Let’s play a game: Try to imagine a public park that is an acre big. What comes to your mind? How large is it? How easy was to visualize it? And, how long do you think you’ll be able to remember it? We all know an acre is a sizable piece of land, but we simply can’t visualize it and that might very well be the root cause of the famous adage:
“Half of my advertising is wasted, but I don’t know which half.”
Well, the answer might lie in the little game we just played…
Most communication efforts go down the drain because marketers ignore a simple fact: Our brain has evolved to remember concrete ideas better than abstract ones. Neuroscientists found that it’s easier to remember concrete words such as a “rock” than abstract words like an “impact.” Even though we are perfectly capable of thinking in abstract terms, our brain still prefers ideas that we can visualize. So, using just facts or numbers in communications is similar to trying to swim against the current: If our brain can’t visualize it, chances are the concept will be invisible (or unmemorable) to us. Here is a red flag: We should still use numbers, because our brain also needs factual info to support its logic. But, facts need to be seen in the right context in order to be understood and recalled. What we have to do is to take what seems invisible and make it visible. Here is an example…
- Let’s start by writing a factual statement. We can throw in the facts and numbers. (i.e. Vancouver’s Stanley Park is 990 acre.)
- Now, we could find a well-known area that is almost as big as 990 acres. But our audience must be familiar with the example we are using. For instance, if we are talking to Americans, we can use the Central Park in NY, which is 843 acres. (i.e. Vancouver’s Stanley Park is 990 acres, bigger than the renowned Central Park in New York.) Now, we have a rough idea how big the park is.
- Alternatively, we can demonstrate the size of the park by using other numbers. (i.e. Vancouver’s Stanley Park is 990 acres, which is big enough to contain 198,000 cars.)
- Or, if we want to engage our audience, we can ask a question, give a hint and let them figure out the rest. (i.e. Vancouver’s Stanley Park is 990 acres. Did you know you could park 200 cars in an acre? Now, imagine the size of Stanley Park…)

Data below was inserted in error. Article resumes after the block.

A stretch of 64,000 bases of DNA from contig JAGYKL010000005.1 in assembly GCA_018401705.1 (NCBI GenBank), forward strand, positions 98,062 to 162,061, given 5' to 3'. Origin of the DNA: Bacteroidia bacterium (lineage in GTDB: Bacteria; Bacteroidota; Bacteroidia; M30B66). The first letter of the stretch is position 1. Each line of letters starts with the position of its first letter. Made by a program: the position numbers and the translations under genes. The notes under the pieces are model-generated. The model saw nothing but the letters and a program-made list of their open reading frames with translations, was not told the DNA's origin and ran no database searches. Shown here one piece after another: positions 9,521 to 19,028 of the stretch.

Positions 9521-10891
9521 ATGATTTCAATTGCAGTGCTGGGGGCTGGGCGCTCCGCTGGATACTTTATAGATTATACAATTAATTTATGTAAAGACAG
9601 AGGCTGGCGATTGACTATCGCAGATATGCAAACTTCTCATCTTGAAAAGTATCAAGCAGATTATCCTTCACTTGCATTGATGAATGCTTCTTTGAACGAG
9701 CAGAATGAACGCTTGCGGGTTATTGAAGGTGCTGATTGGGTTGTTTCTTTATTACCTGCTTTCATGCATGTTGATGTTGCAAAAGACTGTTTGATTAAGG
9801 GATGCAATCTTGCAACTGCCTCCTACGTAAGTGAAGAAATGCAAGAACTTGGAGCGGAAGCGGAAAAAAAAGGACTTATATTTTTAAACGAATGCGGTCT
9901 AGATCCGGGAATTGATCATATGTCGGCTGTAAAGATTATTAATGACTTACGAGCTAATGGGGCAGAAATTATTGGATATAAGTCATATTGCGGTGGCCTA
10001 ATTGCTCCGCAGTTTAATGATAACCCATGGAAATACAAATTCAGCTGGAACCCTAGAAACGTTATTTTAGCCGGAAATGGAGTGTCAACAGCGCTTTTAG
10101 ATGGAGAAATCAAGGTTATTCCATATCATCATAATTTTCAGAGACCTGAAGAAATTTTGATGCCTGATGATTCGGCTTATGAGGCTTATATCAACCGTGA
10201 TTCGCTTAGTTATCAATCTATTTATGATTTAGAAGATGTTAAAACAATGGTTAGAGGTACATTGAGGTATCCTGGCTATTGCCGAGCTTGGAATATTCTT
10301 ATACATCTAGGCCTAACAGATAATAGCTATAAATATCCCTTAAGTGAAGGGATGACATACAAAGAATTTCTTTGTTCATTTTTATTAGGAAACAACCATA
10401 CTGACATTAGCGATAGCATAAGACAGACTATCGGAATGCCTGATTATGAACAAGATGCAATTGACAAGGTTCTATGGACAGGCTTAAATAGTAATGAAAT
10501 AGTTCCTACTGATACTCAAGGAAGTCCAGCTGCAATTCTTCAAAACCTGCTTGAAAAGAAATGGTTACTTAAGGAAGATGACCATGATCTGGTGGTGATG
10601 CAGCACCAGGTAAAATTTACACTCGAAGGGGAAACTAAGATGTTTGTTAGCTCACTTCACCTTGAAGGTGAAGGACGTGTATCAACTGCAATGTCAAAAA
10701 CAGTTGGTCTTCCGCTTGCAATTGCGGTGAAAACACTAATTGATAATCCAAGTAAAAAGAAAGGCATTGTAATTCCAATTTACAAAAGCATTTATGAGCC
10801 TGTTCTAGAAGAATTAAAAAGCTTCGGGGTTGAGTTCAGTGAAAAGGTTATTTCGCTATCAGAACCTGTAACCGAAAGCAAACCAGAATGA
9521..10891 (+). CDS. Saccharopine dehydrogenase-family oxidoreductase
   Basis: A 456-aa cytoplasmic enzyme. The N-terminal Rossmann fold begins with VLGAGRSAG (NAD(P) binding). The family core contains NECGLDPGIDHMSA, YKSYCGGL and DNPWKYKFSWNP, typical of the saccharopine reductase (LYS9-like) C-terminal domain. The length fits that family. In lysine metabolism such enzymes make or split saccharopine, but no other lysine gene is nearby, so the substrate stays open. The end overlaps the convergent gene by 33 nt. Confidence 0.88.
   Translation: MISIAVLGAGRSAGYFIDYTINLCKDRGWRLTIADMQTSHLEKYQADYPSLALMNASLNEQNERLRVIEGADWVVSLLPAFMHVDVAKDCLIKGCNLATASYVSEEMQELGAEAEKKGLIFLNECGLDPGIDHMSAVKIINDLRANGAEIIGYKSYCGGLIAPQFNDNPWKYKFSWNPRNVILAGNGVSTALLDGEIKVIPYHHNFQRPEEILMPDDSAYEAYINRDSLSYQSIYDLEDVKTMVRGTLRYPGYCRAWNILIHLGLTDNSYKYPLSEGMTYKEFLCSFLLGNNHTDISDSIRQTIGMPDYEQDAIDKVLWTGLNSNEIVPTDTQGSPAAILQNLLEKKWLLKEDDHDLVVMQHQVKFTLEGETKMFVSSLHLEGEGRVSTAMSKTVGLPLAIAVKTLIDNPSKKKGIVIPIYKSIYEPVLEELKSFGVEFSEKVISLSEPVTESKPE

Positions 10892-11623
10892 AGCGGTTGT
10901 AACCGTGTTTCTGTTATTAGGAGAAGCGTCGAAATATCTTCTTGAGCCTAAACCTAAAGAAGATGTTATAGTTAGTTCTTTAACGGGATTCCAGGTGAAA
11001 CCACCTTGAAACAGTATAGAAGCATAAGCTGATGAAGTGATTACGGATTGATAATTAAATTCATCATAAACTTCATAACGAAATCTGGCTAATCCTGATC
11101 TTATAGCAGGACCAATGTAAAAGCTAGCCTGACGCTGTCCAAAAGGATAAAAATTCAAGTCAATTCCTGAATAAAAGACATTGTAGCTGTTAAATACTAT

- We can take it a step further and make the 198,000 cars more visible: (i.e. Vancouver’s Stanley Park is 990 acres, which is large enough to contain more than half of the cars in Vancouver.)
Each example is increasingly more visual and engaging than the previous one. The key here is to make the invisible, visible by “putting it in a relevant context”. What if we can’t find a comparable example?
Innovative Fitness, a Canada-based franchise, wanted to raise awareness for the excess amount of sugar people consume. They could have used facts, numbers and percentages, but the idea would stay invisible. After all, nobody questions the fact that we consume more sugar than we actually should. Also nobody would categorically oppose to the idea of reducing his or her sugar intake. But if our brain can’t visualize a concept, the idea becomes invisible. So, here is how the Innovative Fitness solved the problem:
Today’s actionable insight: Numbers and facts are not evil. Use them as much as you could. However, on their own, they are forgettable. That’s why you should frame the numbers in a relevant context. Make the invisible, visible so that your audience can recall your message better.
3 Replies to “How to make the invisible visible?”
Infographic is a great way to make the invisible visible. http://huff.to/15WduNx
If you want to give examples, then SHOW examples. Homo Sapiens is a primarily visual animal. We tend to understand better when we see things. Great demonstration by PPS:
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